[b]Also it seems like his candidacy has raise the level of awareness and interest in politics among black people in general that wasn't there before.[/b]

[quote]From the top down, the Republican view on Black America seems to be that racism is over, and if you're being mistreated because of your race, you're a whiny law-breaker looking to make excuses for your own shortcomings. They may celebrate some Black achievements indirectly (i.e. the appointments of both Colin Powell and Dr. Rice to high-level cabinet positions), but they seem to have no problems reminding us of where "our place is."

It seems to me that if the Black Republicans want more of us under their big tent, then those in prominent positions should make a better effort to see that our inclusion won't just be to get crumbs from the big table. It would also help to see them actually take a stand on some patently racist issues, without blaming people like Jesse Jackson and Al Sharpton for being "troublemakers" for raising these issues.[/quote]

[b]I think the Republican party don't reach out to us in general because we don't consistently excercise our power (voting). In the past two election cycles, I heard stats of the margin of victory for Bush over Gore and Bush over Kerry compared to the number of unregistered black voters in those states. And it was shocking how the number of unregistered black voters was greater than the margin of victory in those swing states.

So... maybe they don't reach out because there isn't a return in their investment at the election booth. I mean, if they can beat the Democrats (who are supposed to have the black vote in their hip pocket) two times with Bush II as a candidate, why try to reach out?

How else does evangelicals get a presidential forum with Obama and McCain to address their issues and concerns and Black America don't? The numbers at the polls over time speak for them (evangelicals).

Sometimes I think even in the Democratic party our (black) inclusion is getting the redistributed crumbs from the big table that Jesse and Al and some new faces have gotten a seat at. Yeah, they take a stand on patently racist issues... but how often do you see the oppressors suffer any consequences? And most of these oppressors are elected officials who don't lose their positions and are often re-elected during those non-presidential voting years (a time where our votes just seem to be on hiatus).[/b][/quote]

Its really disheartening at the local levels. We cry about injustice in the justice system but we don't show up to vote for the DA, judges and sheriffs. Hell Steve Harvey's Hoody Awards gets a better voter turn our from us. Confused[/quote]

WestPhilly, I hear what you are saying when it comes to the local elections. Today, my city is holding local elections, and I am not sure that the turnout will be that high. I always wonder if the black community is really engaged in knowing how goverment really works?
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[color=darkred]I never got the impression the Republican Party seemed that interested in the affairs and issues concerning black Americans -- be it on the national, state or local level.[/color]
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[color=darkred]Right now, there is a recall effort on a mayor of an Atlanta suburb who won her election with a total of 76 votes.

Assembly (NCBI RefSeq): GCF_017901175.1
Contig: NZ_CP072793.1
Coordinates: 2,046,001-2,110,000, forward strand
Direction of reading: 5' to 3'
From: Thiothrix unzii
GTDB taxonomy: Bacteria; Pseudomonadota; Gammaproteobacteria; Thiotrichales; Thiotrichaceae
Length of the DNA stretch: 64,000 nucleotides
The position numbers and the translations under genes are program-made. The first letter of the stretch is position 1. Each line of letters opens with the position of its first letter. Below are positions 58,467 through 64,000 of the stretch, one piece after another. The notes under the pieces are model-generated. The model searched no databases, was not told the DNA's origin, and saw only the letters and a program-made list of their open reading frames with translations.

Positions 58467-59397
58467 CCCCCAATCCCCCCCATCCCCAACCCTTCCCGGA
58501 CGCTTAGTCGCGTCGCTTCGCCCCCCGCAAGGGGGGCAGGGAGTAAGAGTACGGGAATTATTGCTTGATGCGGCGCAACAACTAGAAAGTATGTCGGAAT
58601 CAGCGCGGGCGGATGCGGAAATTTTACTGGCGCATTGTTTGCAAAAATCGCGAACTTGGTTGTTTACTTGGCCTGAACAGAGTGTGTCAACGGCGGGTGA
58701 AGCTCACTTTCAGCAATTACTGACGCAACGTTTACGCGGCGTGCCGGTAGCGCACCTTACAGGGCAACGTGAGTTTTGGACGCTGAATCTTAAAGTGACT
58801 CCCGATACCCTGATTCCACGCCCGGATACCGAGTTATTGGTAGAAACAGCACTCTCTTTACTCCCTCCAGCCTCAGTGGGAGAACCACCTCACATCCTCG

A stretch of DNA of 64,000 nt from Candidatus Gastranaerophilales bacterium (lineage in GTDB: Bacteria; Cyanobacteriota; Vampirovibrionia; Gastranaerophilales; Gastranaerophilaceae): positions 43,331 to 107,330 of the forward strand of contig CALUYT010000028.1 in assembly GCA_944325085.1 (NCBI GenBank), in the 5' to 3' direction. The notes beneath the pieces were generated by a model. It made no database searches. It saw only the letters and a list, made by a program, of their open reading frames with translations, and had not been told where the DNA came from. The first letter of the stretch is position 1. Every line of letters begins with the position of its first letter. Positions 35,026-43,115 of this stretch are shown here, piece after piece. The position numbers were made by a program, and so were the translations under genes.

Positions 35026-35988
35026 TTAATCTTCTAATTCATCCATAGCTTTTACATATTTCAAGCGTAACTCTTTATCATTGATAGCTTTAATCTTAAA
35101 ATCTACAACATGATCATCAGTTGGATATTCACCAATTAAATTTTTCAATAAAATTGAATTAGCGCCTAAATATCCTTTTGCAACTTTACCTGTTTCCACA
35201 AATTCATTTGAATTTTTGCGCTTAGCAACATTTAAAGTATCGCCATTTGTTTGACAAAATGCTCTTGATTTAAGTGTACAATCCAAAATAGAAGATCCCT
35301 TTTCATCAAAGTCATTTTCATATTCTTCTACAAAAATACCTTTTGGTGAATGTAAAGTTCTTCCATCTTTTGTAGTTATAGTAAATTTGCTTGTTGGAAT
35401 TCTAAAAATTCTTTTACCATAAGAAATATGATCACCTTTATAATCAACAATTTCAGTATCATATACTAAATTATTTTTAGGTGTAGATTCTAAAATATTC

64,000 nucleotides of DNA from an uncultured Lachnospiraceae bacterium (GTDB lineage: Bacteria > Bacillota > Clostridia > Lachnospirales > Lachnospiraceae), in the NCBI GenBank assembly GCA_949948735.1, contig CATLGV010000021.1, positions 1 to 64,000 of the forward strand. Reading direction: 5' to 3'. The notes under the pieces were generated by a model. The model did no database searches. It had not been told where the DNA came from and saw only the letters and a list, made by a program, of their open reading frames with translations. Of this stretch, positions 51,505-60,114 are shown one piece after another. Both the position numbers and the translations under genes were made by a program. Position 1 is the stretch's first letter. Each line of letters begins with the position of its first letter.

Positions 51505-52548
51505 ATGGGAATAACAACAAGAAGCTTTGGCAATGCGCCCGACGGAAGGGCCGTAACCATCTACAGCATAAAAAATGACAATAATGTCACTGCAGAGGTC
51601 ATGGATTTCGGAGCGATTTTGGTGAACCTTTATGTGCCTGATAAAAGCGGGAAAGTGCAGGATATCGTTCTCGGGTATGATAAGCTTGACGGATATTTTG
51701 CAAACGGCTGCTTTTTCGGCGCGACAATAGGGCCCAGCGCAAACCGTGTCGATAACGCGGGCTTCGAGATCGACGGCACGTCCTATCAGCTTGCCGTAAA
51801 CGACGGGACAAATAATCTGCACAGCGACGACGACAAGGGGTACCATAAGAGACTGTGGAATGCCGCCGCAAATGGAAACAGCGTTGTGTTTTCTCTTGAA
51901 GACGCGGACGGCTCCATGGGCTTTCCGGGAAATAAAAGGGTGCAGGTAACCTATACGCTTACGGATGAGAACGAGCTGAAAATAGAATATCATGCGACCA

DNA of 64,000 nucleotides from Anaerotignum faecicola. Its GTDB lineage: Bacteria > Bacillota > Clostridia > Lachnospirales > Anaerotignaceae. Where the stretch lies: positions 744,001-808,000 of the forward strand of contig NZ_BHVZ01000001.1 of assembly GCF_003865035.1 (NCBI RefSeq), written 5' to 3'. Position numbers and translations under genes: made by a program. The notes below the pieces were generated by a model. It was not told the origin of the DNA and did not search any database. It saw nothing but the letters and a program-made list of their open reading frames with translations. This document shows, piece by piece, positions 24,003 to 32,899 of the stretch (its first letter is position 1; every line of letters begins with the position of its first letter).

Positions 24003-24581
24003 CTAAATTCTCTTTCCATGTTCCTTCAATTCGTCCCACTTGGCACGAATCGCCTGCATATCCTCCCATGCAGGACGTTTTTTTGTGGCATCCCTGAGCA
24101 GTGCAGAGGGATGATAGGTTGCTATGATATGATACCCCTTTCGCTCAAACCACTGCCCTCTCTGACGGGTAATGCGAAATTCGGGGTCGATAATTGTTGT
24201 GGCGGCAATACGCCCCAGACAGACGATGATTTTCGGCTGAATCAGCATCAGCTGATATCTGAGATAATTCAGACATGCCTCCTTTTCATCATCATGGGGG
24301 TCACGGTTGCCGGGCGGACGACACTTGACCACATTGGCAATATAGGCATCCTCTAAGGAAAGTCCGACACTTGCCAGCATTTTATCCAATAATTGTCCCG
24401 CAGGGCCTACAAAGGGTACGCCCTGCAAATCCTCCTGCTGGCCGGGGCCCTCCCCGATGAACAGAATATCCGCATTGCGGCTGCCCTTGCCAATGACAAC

Outrageous.[/color]
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Good post Omega. I agree with most of your points. We'll have to disagree on Rice, Powell, and Steele. Rice and Powell sold Iraq (Rice still sells it), and from the times I've seen Steele on national shows, he tows the party line just like all the rest. He's just less abrasive than some of the more rabid apologists.

As far as the GOP being the rich man's party...I think my comment on the other thread was misunderstood. Clearly all Republican's aren't rich. That wasn't even the point. Hell, just look at some of the delegates at the convention last week. Read between the lines. The Repubs are called the rich man's party because their actions benefit the RICH. Joe-sixpack-40k-a-year probably votes (R) against his own interests every election because he allows the Repubs to scare him with the latest round of psy-war. "The colored's are gonna take your job! You'd better vote for the Republican!" The gay's want to get married! It's gonna destroy your marriage! Better vote for the Repub!" "The terrorists are coming! The terrorists are coming! 9-11!!!!! Better vote for the GOP!"

I vote democrat because their platforms are more agreeable to me. Republicans policies may reflect the law of the jungle, but we're supposed to be higher beings, right? Politically, I'm probably even more of a lefty than most Dems. I'm a progressive, and that's why I cannot fuck with the Republican party. They seem to be the absolute antithesis of progress...unless you're part of that elite upper 10 percent .
Wed Sep 10, 2008 2:57 am View user's profile Find all posts by 1brotherman Send private message
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[quote="1brotherman"]Good post Omega. I agree with most of your points. We'll have to disagree on Rice, Powell, and Steele. Rice and Powell sold Iraq (Rice still sells it), and from the times I've seen Steele on national shows, he tows the party line just like all the rest. He's just less abrasive than some of the more rabid apologists.